Empirical Software Engineering

, Volume 21, Issue 3, pp 1035–1066 | Cite as

An experiment on the impact of transparency on the effectiveness of requirements documents

  • Yu-Cheng Tu
  • Ewan Tempero
  • Clark Thomborson


Effective communication is important to successful software development, but it is difficult to achieve. We believe transparency — the visibility of information to stakeholders — is an important factor in the effectiveness of communication in software projects. We theorise that more effective communication results from more transparent requirements documents. To test our theory, we conducted an experiment. We developed an operational definition of transparency with three attributes: accessibility, understandability, and relevance. We had students and software practitioners use requirements documents of differing levels of transparency based on these attributes to answer questions. We found that participants with the more transparent document spent less time, answered more questions correctly, and were more confident about their answers, than participants with the less transparent document. The results of our experiment provide evidence that our view of transparency may help evaluate the effectiveness of documents as a form of communication. Further work is needed to reproduce our results, and to determine whether they are generalizable to other types of stakeholders and forms of communication.


Controlled experiments Functional requirements Requirements specification Use case models Transparency Communication 


  1. Al-Rawas A, Easterbrook S (1996) Communication problems in requirements engineering: A field study. In: Proceedings of Conference on Professional on Awareness in Software Engineering, pp 47–60Google Scholar
  2. Allaby M (ed) (2008) A Dictionary of Earth Sciences. Oxford University PressGoogle Scholar
  3. Anda B, Sjøberg D, Jørgensen M (2001) ECOOP 2001 Object-Oriented Programming, vol 2072. Lecture Notes in Computer Science. Springer, Berlin Heidelberg, pp 402–428Google Scholar
  4. Awad N, Krishnan M (2006) The personalization privacy paradox: An empirical evaluation of information transparency and the willingness to be profiled online for personalization. MIS Q 30(1):13–28Google Scholar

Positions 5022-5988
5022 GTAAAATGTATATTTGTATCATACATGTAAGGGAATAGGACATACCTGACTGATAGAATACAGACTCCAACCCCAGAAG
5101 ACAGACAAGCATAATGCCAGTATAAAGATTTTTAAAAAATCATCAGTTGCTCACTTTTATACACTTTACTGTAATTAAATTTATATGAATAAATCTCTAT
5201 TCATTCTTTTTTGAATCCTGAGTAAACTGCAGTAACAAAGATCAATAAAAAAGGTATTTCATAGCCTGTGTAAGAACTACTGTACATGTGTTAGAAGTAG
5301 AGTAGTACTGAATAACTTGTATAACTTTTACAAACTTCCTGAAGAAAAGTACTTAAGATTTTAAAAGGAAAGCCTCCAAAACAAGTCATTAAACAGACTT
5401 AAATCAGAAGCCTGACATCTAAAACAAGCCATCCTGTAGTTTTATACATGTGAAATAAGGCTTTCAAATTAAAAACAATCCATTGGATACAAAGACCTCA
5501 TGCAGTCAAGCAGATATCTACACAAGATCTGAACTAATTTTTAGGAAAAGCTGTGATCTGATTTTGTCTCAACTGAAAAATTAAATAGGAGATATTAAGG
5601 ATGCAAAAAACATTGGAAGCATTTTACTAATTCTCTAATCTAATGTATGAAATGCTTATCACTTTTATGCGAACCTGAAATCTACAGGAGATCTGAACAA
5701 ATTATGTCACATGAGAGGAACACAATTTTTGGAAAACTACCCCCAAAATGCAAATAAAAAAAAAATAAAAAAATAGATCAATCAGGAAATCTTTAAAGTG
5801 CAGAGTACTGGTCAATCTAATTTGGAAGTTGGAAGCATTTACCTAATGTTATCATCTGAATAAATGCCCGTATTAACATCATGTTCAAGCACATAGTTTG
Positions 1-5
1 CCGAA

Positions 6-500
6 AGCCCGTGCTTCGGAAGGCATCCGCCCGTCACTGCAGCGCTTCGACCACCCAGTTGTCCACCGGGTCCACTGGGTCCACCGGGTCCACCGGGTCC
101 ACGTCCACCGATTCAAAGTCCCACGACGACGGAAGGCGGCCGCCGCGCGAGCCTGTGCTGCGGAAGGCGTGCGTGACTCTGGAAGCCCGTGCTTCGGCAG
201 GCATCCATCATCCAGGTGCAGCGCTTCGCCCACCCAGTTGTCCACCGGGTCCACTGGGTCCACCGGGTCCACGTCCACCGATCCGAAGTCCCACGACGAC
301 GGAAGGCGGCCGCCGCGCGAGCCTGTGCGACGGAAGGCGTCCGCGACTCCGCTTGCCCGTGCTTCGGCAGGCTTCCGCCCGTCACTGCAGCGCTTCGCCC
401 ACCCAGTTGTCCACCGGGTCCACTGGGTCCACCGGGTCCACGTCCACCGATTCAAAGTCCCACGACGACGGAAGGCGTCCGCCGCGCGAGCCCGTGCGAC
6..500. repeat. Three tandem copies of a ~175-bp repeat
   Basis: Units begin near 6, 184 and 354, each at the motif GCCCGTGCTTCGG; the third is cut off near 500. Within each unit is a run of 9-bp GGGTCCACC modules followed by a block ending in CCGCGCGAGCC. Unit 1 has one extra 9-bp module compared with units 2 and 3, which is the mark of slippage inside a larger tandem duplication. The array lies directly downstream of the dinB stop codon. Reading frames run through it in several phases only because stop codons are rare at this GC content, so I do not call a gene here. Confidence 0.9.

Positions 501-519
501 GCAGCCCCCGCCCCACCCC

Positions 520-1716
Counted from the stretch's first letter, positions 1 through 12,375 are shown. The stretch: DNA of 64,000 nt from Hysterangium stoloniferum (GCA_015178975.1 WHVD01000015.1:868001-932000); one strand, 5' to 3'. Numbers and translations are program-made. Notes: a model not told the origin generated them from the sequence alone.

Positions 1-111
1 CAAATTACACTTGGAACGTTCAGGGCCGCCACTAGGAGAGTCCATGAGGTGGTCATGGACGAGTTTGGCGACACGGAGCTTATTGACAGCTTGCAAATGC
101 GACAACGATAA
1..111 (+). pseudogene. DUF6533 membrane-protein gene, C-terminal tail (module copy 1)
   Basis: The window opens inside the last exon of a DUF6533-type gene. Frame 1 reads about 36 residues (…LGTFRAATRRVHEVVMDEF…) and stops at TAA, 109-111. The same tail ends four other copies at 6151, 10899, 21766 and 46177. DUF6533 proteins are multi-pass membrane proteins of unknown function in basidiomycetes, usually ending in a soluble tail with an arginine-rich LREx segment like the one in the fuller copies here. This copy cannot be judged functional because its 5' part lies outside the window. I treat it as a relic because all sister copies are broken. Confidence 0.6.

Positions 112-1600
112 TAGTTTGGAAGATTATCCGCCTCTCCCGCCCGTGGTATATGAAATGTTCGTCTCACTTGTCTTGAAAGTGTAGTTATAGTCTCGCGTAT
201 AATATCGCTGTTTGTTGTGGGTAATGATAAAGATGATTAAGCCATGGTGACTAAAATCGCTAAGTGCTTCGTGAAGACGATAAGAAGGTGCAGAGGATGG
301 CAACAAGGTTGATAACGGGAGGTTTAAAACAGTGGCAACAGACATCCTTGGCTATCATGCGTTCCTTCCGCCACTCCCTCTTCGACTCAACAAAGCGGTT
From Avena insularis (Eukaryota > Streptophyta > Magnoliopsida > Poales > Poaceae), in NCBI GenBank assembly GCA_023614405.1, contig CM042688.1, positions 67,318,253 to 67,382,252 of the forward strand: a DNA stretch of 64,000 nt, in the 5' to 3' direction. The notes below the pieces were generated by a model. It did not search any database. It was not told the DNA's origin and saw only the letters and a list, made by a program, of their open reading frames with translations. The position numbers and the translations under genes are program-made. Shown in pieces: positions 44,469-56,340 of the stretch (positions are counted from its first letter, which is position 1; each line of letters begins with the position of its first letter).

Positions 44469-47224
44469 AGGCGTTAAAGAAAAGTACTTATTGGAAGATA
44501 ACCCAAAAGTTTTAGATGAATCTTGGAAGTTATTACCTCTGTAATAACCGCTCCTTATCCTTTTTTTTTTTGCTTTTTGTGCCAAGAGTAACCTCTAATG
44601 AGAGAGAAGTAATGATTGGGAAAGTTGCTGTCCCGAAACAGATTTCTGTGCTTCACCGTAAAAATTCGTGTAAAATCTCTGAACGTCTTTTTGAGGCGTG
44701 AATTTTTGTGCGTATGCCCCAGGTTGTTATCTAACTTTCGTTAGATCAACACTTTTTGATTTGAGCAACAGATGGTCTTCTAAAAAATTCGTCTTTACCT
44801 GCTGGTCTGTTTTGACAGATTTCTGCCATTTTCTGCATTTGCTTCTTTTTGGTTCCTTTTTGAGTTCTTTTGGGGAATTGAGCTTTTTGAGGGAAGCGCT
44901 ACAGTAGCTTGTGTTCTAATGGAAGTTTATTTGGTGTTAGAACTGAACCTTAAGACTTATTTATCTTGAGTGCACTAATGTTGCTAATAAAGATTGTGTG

5. Bevan N, Azuma M (1997) Quality in use: Incorporating human factors into the software engineering lifecycle. In: Software Engineering Standards Symposium and Forum, 1997. Emerging International Standards. ISESS 97. 3rd IEEE International, pp 169–179Google Scholar
  6. Bickerstaff K, Tolley R, Walker G (2002) Transport planning and participation: The rhetoric and realities of public involvement. J Trans Geogr 10(1):61–73CrossRefGoogle Scholar
  7. Bird C (2005) Top 10 tips for better agile. Inf Prof 2(6):33–36CrossRefGoogle Scholar
  8. Cerri S (2000) Effective communication skills for engineers. In: Proceedings of the 2000 IEEE Engineering Management Society, pp 625–629Google Scholar
  9. Clarke R (1999) Internet privacy concerns confirm the case for intervention. Commun ACM 42(2):60–67CrossRefGoogle Scholar
  10. Coughlan J, Macredie R (2002) Effective communication in requirements elicitation: A comparison of methodologies. Requir Eng 7(2):47–60CrossRefGoogle Scholar
  11. Curtis B, Krasner H, Iscoe N (1988) A field study of the software design process for large systems. Commun ACM 31(11):1268–1287CrossRefGoogle Scholar
  12. Fleischmann K, Wallace W (2005) A covenant with transparency: Opening the black box of models. Commun ACM 48(5):93–97CrossRefGoogle Scholar
  13. Fleischmann K, Wallace W (2009) Ensuring transparency in computational modeling. Commun ACM 52(3):131–134CrossRefGoogle Scholar
  14. Forward A, Lethbridge TC (2002) The relevance of software documentation, tools and technologies: A survey. In: Proceedings of the 2002 ACM symposium on Document engineering. ACM, pp 26–33Google Scholar
  15. Fowler M (2004) UML distilled: A brief guide to the standard object modeling language. Addison-Wesley ProfessionalGoogle Scholar